I recently attended one of the Philadelphia Inquirer’s “Inquiring Minds” sessions, which discussed an article in the paper’s newest section, The UpSide. Launched in April, The UpSide was created in response to a reader request asking if the paper would consider only publishing good news for a day. This request came after she read that a growing number of teenagers are consumed with anxiety over the state of the world.
This trend, of course, isn’t limited to teens. As anxiety increases among the general population, some psychiatrists are even advising their anxious clients to stop watching the news. More often than not these days, I hear friends, family members and others saying they can’t even bear to read or watch the news anymore because it’s too depressing or makes them anxious. And how can it not? In any given week, it is not atypical to have a cascade of push notifications delivering terrible news straight to our phones – from international trade wars to school shootings to devastating natural disasters.
And while the old adages, “if it bleeds, it leads” and “good news doesn’t sell” are hard to dispute, I do think that people are yearning more than ever for stories of hope and inspiration - stories about real people spreading goodness and creating solutions in a world where being in a constant state of chaos feels like the norm.
This was certainly the takeaway from the Inquiring Minds session. Editor Ronnie Polaneczky mentioned how since starting The UpSide, the response from readers has been overwhelmingly positive, so much so that they’re adding another reporter to the team. And one of the panelists, Travis Commodore, put it perfectly when he said, "We’re in a society where sensationalism and negativity and untruths rule the day... So I appreciate you taking the initiative to create an opportunity for people to instill joy in their lives or remind them that good exists."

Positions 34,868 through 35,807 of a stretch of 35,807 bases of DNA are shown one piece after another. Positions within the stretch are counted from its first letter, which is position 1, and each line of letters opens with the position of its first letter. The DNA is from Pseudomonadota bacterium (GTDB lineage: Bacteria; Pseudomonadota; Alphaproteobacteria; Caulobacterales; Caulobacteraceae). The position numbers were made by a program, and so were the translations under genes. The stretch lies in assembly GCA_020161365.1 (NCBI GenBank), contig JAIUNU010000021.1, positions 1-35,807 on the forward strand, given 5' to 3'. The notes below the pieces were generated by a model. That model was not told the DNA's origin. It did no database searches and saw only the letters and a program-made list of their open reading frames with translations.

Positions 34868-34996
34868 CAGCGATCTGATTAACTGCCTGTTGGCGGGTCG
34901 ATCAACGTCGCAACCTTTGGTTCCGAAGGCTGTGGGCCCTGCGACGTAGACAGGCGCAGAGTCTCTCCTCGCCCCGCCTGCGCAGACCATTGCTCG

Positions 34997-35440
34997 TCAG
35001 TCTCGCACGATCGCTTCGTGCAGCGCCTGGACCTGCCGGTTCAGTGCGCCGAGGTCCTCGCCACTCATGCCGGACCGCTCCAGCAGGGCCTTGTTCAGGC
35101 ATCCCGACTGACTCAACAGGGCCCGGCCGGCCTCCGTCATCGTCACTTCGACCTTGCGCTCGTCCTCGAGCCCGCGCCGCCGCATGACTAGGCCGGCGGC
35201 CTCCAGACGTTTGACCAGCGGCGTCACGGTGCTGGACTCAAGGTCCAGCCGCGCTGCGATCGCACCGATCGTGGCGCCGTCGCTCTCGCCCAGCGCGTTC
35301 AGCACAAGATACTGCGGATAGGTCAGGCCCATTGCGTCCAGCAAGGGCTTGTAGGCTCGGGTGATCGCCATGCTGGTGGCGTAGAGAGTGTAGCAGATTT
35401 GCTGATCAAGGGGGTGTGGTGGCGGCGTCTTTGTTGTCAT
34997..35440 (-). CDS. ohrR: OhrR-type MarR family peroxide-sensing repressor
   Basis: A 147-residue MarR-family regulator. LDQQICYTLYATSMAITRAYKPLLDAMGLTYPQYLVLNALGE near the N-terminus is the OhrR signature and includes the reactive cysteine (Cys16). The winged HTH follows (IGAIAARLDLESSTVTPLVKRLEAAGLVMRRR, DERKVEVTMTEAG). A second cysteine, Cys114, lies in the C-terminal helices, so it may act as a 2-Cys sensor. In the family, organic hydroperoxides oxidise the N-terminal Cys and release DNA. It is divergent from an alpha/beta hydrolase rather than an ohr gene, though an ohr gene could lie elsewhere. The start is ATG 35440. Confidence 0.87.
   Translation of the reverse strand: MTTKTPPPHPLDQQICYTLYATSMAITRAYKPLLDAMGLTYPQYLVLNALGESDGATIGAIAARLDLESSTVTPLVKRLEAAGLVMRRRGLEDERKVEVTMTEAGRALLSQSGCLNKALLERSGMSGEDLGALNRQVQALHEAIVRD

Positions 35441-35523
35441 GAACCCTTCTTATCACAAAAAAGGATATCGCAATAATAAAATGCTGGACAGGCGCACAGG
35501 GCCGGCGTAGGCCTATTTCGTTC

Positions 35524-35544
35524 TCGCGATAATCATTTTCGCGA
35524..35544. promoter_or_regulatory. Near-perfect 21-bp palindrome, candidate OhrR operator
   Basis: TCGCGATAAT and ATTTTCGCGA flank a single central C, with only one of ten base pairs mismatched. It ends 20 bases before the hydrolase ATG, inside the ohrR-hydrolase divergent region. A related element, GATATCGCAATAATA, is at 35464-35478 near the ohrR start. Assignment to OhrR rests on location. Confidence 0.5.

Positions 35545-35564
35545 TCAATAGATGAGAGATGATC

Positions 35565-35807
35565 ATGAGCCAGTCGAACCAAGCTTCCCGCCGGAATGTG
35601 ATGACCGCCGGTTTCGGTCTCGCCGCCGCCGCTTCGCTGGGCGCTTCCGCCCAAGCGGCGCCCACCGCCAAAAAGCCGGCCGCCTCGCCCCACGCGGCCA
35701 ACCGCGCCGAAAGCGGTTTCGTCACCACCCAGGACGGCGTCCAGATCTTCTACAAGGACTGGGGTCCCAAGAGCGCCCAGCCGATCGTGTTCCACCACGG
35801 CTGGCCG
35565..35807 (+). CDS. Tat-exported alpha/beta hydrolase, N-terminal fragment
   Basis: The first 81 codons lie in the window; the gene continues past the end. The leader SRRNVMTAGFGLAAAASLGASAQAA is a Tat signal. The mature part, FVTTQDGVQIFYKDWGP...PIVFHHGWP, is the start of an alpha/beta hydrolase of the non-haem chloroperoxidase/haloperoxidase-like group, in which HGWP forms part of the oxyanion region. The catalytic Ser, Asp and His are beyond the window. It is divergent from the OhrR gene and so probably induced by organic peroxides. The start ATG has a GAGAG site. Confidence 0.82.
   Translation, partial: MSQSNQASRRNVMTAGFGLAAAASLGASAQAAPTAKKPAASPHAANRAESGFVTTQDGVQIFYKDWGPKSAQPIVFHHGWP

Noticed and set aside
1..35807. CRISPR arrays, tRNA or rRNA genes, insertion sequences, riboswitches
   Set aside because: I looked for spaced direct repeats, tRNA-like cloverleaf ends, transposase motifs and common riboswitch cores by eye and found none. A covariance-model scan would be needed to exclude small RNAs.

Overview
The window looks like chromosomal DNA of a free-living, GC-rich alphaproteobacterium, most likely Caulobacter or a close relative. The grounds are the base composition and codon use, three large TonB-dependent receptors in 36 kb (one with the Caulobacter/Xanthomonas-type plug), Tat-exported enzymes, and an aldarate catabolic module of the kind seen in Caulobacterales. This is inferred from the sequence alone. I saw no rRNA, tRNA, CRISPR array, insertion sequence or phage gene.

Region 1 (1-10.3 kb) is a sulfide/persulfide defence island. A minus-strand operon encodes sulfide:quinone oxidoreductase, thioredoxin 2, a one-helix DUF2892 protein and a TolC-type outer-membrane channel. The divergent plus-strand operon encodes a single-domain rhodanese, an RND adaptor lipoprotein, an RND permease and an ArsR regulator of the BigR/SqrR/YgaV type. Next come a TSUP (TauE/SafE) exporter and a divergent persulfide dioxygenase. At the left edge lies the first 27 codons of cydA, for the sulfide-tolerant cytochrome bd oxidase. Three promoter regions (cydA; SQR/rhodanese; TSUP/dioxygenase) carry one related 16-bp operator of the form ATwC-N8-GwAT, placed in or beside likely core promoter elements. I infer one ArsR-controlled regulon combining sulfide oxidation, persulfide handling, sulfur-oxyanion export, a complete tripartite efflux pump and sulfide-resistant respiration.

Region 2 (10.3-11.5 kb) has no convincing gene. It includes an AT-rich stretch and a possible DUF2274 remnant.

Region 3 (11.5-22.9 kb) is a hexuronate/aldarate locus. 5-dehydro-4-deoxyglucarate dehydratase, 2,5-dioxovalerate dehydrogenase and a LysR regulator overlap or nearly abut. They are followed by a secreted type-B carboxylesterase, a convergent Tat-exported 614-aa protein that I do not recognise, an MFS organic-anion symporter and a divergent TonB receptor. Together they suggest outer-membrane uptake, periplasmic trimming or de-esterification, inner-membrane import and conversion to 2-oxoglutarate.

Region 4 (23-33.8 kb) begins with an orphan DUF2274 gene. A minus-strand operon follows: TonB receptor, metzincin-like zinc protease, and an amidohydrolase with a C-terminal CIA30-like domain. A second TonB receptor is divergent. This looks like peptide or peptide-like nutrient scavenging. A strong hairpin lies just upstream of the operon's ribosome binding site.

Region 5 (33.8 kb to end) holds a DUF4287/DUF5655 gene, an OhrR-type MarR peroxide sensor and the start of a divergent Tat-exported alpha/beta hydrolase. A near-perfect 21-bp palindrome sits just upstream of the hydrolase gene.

Some may think of these as fluff pieces or fillers. Not so. These stories are about everyday people – our neighbors, coworkers, and friends – championing for good, and they deserve to be told.
I recognize that the world is complex and isn’t full of rainbows and sunshine 24/7, so bad news will continue to have its spot on the front page. But, we need a healthy balance of bad and good news to make sure we don’t become hopeless, and to remind us that morality still exists within humanity.
So hat’s off to the journalists, communications professionals and, of course, everyday readers who recognize that good news not only sells, but also sustains us.
Elise Corbett is an Associate in Ceisler Media's Philadelphia office.